The predators’ predator

The predators’ predator

For the JC June 15 2020

Prince Andrew: Epstein and the Palace — by Jenni Frazer

In every generation, we might accept, there are Jews whose names we utter with pride — and there are those whom we would rather the wider world did not identify as Jews, because their behaviour puts them so far beyond the Pale.

For men like the disgraced Bernie Madoff and Harvey Weinstein, financial and sexual predators respectively, some sort of justice may have been awarded. For Jeffrey Epstein, however, who served one prison sentence and may have been determined not to serve another, earthly justice was not an option, as he was found dead in his prison cell in August 2019.

But as Nigel Cawthorne shows in his meticulously researched book, Prince Andrew: Epstein and the Palace, the trail of evil which was Jeffrey Epstein’s unhappy legacy continues to haunt the headlines today. Epstein was not a career criminal as we have come to know that term: but he was, plainly, a dedicated paedophile who made it his life’s work to seek out ever younger girls for sexual abuse.

Caught up in the entrails of Epstein’s obsession were two main players, the hapless Prince Andrew, said to be the Queen’s favourite child, and Ghislaine Maxwell, daughter of the controversial Robert, who came to his own unhappy end in 1991. The media tycoon variously fell to his death by accident, or was pushed, or committed suicide from the deck of his yacht, the Lady Ghislaine, named for his youngest daughter.

She moved to America in the wake of Maxwell’s death and became a socialite and — more importantly — the alleged procuress for Epstein in providing him with a string of young women whom he was able to abuse. Andrew, for his part, was wooed by, and became friends with, Epstein, but affected to have no knowledge of the pederast’s behaviour, despite accepting his hospitality and staying with him in his various homes on several occasions.

No-one comes out of Cawthorne’s account smelling of roses, not least the Buckingham Palace “politburo”, whose job it surely was to preserve Prince Andrew’s reputation in the public eye, and spectacularly failed to do so. Cawthorne devotes considerable space — deservedly so — in unpicking Emily Maitlis’s astonishing Newsnight interview with Andrew in November 2019. With each of Maitlis’s sledgehammer questions about his relationship with Epstein, the viewer then, and the reader now, is left asking only “Why?” Why on earth would the prince’s supposed advisers and protectors allow him to go on the BBC and show the world what his inner circle had apparently always known — that he is irredeemably thick?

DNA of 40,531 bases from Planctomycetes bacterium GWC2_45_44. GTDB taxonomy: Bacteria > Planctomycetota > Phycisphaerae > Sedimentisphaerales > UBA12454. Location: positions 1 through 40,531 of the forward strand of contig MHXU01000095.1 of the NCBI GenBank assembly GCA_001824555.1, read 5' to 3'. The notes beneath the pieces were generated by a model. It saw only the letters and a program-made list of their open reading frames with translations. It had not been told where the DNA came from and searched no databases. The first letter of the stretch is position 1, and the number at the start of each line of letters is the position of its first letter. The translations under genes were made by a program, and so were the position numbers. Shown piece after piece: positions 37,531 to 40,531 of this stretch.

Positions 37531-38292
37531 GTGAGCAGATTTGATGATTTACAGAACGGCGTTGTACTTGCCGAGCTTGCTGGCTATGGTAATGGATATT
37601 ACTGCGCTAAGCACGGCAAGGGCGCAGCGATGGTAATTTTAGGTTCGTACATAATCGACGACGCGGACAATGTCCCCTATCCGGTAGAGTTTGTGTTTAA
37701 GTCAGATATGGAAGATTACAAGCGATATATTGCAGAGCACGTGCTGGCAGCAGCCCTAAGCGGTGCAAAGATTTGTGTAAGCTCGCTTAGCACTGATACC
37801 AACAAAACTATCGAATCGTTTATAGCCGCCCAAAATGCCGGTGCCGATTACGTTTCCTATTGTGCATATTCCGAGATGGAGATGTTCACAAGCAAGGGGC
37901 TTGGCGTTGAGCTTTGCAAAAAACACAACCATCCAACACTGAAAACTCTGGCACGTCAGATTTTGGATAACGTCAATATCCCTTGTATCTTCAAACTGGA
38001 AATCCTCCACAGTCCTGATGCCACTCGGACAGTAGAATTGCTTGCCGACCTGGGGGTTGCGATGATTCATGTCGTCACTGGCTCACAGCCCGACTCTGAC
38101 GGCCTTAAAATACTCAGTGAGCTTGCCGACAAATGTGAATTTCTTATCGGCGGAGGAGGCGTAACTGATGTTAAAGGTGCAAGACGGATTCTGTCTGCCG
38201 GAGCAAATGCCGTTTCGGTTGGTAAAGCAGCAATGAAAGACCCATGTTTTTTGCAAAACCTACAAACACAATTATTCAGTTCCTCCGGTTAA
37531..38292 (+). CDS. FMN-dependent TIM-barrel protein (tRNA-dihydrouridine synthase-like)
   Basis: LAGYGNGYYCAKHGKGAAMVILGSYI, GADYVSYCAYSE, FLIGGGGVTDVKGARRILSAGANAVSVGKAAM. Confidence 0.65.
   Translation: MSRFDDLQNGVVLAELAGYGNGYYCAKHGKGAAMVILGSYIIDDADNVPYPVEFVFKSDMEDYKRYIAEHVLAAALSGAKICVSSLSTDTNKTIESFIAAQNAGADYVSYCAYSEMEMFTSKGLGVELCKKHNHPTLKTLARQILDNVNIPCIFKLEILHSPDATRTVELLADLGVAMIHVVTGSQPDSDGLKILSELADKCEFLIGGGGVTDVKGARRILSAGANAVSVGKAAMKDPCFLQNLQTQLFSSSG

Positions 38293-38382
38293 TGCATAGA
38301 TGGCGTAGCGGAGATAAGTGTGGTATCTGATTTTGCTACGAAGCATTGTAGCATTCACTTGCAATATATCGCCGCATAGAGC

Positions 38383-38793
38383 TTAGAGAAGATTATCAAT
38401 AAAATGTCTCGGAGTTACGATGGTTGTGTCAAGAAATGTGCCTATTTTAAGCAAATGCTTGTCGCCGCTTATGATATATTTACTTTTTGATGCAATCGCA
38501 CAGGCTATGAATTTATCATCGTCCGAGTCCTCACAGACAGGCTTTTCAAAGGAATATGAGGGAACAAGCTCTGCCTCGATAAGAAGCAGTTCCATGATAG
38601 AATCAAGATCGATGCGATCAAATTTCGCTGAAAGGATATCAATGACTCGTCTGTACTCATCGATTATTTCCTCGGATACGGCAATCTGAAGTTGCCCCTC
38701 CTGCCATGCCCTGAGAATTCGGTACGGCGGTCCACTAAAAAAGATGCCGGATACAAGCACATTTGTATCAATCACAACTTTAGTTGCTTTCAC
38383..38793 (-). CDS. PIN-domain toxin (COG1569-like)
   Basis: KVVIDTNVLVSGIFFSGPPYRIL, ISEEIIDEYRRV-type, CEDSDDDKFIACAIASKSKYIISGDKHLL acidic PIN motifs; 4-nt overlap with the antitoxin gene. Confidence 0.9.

A hugely popular four-part documentary, Filthy Rich, preceded the publication of Cawthorne’s book and covers much of the same available material. As the camera lingers on the outside walls of Epstein’s Manhattan mansion, the eye is drawn to his initials, JE, and, of all things, a mezuzah. I couldn’t help wondering how anyone who could be bothered to put up a mezuzah could launch himself on a lifestyle so diametrically opposed to any concept of Judaic values. Undoubtedly we will never know, and Cawthorne skates over Epstein’s background — and, to be fair, that of Ghislaine Maxwell — with the confidence that the protagonists’ religion was largely irrelevant.

Instead, we learn more than we ever wanted or needed to know about Epstein’s predilections, how he courted the famous — Andrew, Bill Clinton, even Woody Allen — and the terrible, distressing stories of his victims.

This is a punishing but probably necessary read, a forensic unpicking of a particular form of wickedness undertaken to feed one man’s hideous appetites. And this is a story which won’t go away, since despite Epstein’s death, American prosecutors still want Prince Andrew to testify in person about just what he knew of his late “friend’s” activities.

At least one of Epstein’s victims, Virginia Giuffre, maintains that the prince had sex with her after an introduction by Ghislaine Maxwell, something Andrew denies. Reading Cawthorne’s book, one is tempted to quote Mandy Rice-Davies: “Well, he would, wouldn’t he?”

Prince Andrew: Epstein and the Palace is published by Gibson Square Books price £20

  • 22 June, 2020